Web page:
A FASB standard known as CECL is putting pressure on financial services firms, but those with spreadsheet skills are ready for the challenge.
There are probably those in banking who dread the forthcoming Current Expected Credit Loss standard, and those who are leaning into it. Guess who will most likely achieve compliance faster and more easily?
For those who don’t work directly in financial services, CECL is putting new requirements on CFOs and their teams to consider reasonable and supportable forecasts into a forward-looking credit loss estimate, rather than relying on past events and current conditions. As with any regulation, there is theoretically plenty of time to prepare. Those banks who are registered with the U.S. Securities and Exchange Commission have until 2020 and others will have an additional year to comply.
According to a recent survey conducted by the American Institute of CPAs, 83 percent of bankers believe CECL will have a substantial impact on policies, procedures and technology, or could even be the biggest change to bank accounting ever.
When American Banker looked at the issue a few months back, however, it noted that a very familiar application will likely come to the rescue to finance departments yet again.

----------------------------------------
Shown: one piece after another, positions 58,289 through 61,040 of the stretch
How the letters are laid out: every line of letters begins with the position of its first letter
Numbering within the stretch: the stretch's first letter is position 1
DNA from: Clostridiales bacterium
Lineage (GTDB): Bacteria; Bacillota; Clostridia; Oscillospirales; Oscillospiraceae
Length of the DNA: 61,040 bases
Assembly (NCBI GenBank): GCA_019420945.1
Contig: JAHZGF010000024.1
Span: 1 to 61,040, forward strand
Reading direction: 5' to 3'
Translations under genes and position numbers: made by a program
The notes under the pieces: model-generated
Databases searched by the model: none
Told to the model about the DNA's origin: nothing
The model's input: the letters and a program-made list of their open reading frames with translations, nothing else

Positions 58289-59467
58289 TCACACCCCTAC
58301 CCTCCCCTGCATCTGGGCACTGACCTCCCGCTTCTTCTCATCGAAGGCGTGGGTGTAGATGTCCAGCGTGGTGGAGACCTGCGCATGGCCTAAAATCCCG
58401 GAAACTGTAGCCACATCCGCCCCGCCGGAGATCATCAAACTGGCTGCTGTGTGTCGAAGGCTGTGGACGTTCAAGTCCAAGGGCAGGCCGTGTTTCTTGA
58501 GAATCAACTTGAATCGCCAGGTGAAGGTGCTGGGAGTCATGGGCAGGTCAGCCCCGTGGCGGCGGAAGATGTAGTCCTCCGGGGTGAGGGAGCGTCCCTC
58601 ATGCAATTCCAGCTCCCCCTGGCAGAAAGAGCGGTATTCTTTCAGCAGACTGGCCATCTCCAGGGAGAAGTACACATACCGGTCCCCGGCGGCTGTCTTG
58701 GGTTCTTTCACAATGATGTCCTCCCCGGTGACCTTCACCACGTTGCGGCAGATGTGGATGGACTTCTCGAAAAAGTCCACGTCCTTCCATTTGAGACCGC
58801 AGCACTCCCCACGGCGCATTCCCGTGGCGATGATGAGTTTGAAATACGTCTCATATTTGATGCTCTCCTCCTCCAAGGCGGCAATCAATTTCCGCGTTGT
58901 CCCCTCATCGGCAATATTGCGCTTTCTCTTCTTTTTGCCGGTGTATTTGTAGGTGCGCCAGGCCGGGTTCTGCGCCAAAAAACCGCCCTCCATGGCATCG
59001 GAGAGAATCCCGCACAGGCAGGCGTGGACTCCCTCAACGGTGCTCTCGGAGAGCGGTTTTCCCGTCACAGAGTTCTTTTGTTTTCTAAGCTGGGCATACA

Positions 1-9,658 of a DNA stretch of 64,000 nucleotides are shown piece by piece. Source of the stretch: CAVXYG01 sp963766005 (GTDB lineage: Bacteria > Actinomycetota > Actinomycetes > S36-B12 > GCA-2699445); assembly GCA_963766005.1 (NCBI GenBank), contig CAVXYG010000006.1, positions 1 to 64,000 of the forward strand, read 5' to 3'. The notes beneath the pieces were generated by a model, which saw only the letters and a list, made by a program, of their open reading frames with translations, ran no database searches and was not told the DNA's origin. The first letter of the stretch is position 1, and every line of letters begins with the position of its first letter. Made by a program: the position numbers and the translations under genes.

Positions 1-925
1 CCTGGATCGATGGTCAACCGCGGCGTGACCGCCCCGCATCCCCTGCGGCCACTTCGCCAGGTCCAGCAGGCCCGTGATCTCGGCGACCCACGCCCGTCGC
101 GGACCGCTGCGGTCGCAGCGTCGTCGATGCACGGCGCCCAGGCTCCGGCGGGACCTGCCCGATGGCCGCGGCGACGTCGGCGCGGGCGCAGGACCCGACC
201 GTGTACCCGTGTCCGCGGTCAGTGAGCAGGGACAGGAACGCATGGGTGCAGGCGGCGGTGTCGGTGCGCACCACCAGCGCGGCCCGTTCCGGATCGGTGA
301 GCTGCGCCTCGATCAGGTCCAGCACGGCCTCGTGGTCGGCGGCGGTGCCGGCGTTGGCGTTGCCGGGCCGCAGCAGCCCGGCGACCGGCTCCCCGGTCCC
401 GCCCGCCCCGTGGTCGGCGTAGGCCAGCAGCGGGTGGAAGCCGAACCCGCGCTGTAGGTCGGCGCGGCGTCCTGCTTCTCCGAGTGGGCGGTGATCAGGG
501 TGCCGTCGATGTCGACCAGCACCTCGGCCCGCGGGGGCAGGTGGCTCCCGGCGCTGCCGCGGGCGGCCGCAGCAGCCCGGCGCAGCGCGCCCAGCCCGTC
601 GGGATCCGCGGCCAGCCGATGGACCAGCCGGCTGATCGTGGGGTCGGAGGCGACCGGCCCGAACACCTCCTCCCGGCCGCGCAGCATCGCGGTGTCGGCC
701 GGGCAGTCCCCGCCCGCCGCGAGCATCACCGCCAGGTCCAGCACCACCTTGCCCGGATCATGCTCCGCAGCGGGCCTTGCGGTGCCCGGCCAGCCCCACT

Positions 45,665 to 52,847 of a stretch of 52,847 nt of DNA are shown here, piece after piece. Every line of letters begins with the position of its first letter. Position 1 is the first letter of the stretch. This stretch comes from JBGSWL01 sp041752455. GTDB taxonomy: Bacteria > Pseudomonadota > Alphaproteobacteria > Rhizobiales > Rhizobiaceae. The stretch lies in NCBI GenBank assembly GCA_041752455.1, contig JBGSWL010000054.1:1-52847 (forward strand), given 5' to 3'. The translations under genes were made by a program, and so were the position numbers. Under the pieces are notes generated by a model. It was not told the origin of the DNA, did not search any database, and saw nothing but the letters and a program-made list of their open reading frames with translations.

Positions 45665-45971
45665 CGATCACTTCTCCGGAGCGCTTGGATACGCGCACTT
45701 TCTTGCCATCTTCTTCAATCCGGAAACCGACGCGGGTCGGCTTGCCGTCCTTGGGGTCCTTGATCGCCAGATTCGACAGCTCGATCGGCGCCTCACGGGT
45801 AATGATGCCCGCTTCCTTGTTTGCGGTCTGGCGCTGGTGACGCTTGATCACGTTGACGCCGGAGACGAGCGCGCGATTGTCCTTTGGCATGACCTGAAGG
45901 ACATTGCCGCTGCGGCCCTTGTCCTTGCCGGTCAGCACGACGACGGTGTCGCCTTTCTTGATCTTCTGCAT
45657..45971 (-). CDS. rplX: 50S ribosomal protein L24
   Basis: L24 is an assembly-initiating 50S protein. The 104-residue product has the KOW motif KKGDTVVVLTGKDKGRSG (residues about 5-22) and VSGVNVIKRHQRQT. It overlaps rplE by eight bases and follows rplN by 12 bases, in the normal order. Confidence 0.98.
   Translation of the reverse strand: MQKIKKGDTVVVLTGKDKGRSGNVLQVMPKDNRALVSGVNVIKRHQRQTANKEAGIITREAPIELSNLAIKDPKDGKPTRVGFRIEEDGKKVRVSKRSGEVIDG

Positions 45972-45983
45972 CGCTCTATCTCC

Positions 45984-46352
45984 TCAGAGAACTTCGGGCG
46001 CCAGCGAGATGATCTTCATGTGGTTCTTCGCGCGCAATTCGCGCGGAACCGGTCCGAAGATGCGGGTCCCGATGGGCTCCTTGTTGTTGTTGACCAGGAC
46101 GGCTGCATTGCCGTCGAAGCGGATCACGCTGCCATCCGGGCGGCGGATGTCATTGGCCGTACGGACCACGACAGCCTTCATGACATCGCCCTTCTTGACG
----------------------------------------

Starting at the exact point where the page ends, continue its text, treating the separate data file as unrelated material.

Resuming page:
“FDIC Chief Accountant Robert Storch, responding to a question, implied that the impact of applying CECL on a bank’s current ‘incurred loss’ model for calculating loan-loss provisions was minor,” the article said. “If you have a fairly straightforward approach today, even using Excel spreadsheets and so forth, there is an expectation that you should be able to continue to use that type of an approach.”
In fact, CECL is a good example of where finance professionals not only show how they’re ready to rise to the occasion, but demonstrate their loyalty to Excel spreadsheets in doing so. Take the following example from a story on BankingExchange:
Not every CFO is convinced that CECL will be too great a task for an internally built spreadsheet. L. Kirk Billingsley, CFO at Allegheny Bancshares Inc., fought against CECL the entire time he was a member of the FASB Small Business Advisory Committee. But now that the standard has been finalized, he is going to try to build a spreadsheet to accommodate the new model.
“Try” might be the operative word, but Billingsley sounded optimistic. He said building the spreadsheet may involve “some math and some head-scratching” but said he enjoys figuring out problems.
While the AIC survey said 47% of banks are worried about the volume of data CECL could force them to manage, that’s also a good reminder that with the right technology in place, Excel can scale up accordingly – continuing to let CFOs solve problems with the tool of their choice.